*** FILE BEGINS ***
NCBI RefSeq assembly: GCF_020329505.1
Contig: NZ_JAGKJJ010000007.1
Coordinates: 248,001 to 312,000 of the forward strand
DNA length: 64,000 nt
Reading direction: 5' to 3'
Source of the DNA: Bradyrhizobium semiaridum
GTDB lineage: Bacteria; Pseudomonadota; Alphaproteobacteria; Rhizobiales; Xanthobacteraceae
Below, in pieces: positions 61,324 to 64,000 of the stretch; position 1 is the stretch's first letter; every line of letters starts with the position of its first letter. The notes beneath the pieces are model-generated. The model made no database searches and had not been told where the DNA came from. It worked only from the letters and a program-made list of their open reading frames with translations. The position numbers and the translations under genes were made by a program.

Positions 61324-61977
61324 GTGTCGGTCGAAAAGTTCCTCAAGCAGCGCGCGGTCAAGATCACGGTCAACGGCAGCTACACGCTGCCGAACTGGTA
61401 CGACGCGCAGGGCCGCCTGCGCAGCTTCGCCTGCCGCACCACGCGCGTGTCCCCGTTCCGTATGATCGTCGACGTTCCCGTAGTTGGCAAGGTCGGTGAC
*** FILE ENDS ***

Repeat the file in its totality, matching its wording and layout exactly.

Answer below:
NCBI RefSeq assembly: GCF_020329505.1
Contig: NZ_JAGKJJ010000007.1
Coordinates: 248,001 to 312,000 of the forward strand
DNA length: 64,000 nt
Reading direction: 5' to 3'
Source of the DNA: Bradyrhizobium semiaridum
GTDB lineage: Bacteria; Pseudomonadota; Alphaproteobacteria; Rhizobiales; Xanthobacteraceae
Below, in pieces: positions 61,324 to 64,000 of the stretch; position 1 is the stretch's first letter; every line of letters starts with the position of its first letter. The notes beneath the pieces are model-generated. The model made no database searches and had not been told where the DNA came from. It worked only from the letters and a program-made list of their open reading frames with translations. The position numbers and the translations under genes were made by a program.

Positions 61324-61977
61324 GTGTCGGTCGAAAAGTTCCTCAAGCAGCGCGCGGTCAAGATCACGGTCAACGGCAGCTACACGCTGCCGAACTGGTA
61401 CGACGCGCAGGGCCGCCTGCGCAGCTTCGCCTGCCGCACCACGCGCGTGTCCCCGTTCCGTATGATCGTCGACGTTCCCGTAGTTGGCAAGGTCGGTGAC